For many Minnesotans, the exclamation “Timber!” evokes images of a bygone era when solemn bearded men clad in plaid hefted saws and axes and felled towering pines in the depths of a northern forest at the end of the 19th century. Fewer Minnesotans may understand that the harvesting of timber and forest products is still a vital and much-debated part of the state’s 21st century economy, environment, and way of life.
Minnesota is home to 52 native tree species that grow in the state’s 17.4 million acres of forests, which are home to a large variety of the state’s wildlife. These forests encompass areas of recreation and industry, resonate with history, and are vital to the state’s identity. Located predominantly in the northern region of the state, 4.2 million acres of Minnesota’s forests are administered by the state’s Department of Natural Resources.
On March 1, 2018 the DNR released its Sustainable Timber Harvest Determination report, which set the state’s timber harvest at 870,000 cords annually as part of a new 10-year timber harvest management plan. (One cord is equal to 128 cubic feet of lumber.) The report’s 870,000 cord figure is the result of work that began in 2016 when Governor Dayton asked the department if a timber harvest of 1 million cords in the state managed forests was sustainable. This new figure represents an 8.75 percent increase in timber harvest on DNR-administered lands from previous years, and also includes a special five-year initiative of 30,000 additional cords of ash and tamarack to harvest in response to invasive emerald ash borer and eastern larch beetle threat.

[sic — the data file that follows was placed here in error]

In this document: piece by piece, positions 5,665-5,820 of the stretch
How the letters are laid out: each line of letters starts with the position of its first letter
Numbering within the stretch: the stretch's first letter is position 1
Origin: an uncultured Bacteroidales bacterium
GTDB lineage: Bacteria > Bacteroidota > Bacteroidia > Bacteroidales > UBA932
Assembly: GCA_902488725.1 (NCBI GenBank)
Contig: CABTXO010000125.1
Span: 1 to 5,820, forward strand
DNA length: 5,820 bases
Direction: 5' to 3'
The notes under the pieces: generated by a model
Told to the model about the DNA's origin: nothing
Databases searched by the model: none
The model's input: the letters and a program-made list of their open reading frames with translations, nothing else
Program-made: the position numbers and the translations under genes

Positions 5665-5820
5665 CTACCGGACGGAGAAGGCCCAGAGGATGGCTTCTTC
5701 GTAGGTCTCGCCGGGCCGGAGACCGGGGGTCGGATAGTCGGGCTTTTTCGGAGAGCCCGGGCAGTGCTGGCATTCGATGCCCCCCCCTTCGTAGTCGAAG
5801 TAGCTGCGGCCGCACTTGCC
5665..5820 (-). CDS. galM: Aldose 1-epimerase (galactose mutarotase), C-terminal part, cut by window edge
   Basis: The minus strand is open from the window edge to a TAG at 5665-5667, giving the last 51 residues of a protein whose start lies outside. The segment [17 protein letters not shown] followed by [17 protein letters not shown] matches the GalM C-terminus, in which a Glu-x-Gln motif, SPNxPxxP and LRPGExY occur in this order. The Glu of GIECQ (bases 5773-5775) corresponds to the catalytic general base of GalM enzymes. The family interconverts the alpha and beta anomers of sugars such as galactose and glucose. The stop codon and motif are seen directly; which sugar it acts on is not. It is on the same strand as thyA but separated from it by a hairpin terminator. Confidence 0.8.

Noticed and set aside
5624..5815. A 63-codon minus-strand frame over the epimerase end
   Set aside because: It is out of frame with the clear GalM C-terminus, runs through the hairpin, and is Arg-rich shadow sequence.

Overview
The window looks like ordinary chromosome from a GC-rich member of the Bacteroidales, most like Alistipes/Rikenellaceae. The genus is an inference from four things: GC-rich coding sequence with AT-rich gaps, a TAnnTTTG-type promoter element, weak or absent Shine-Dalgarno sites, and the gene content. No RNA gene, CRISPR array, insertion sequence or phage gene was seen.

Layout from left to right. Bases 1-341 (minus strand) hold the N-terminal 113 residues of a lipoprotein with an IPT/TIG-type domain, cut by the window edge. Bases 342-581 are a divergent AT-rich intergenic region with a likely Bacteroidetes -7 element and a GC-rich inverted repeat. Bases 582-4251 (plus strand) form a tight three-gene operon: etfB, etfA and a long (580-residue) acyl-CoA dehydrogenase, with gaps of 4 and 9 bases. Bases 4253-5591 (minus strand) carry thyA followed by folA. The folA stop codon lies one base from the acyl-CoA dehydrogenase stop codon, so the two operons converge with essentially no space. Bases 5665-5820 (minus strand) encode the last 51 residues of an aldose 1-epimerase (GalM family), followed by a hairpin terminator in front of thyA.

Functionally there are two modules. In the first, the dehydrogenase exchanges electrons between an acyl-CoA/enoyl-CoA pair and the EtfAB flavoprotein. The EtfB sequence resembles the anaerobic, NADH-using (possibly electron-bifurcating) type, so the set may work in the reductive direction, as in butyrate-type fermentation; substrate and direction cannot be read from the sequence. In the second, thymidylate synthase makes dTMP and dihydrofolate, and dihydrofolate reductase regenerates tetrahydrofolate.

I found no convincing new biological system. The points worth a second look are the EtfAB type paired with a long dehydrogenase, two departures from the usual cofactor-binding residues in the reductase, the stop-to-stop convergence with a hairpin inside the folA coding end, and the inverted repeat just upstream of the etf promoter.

The report was produced by the DNR with a variety of scientific analyses, public commentary and discussions with the forest industry and conservation organizations. Key stakeholders included DNR staff from Forestry, Wildlife, and Ecological and Water Resources, private timber industry members, federal staff from U.S. Forest Service, University of Minnesota officials, and representatives from environmental groups such as Audubon Minnesota and the Izaak Walton League. A third party independent and out-of-state contractor, Mason, Bruce & Girard (Portland, Oregon), was also hired to provide analysis of the state of Minnesota’s forests.
In their analysis, the Minnesota DNR states that it “strives to provide a stable, quality source of wood fiber to industry in a manner that is sustainable and conserves Minnesota’s state forest resources into the future.” This balancing act between industry and environmental conservation is one that resonates deeply with many in Minnesota due to the breadth, scope, and meaning that the state’s forests encompass.
By the 1830s, prior to statehood, the timber stands on Dakota and Ojibwe land attracted the attention of early American lumbermen. In 1839, the first sawmill in what would become Minnesota was established in Marine on St. Croix along the banks of the St. Croix River. Loggers focused on the abundant stands of pines, and the industry grew along with the state well past its 1858 declaration of statehood.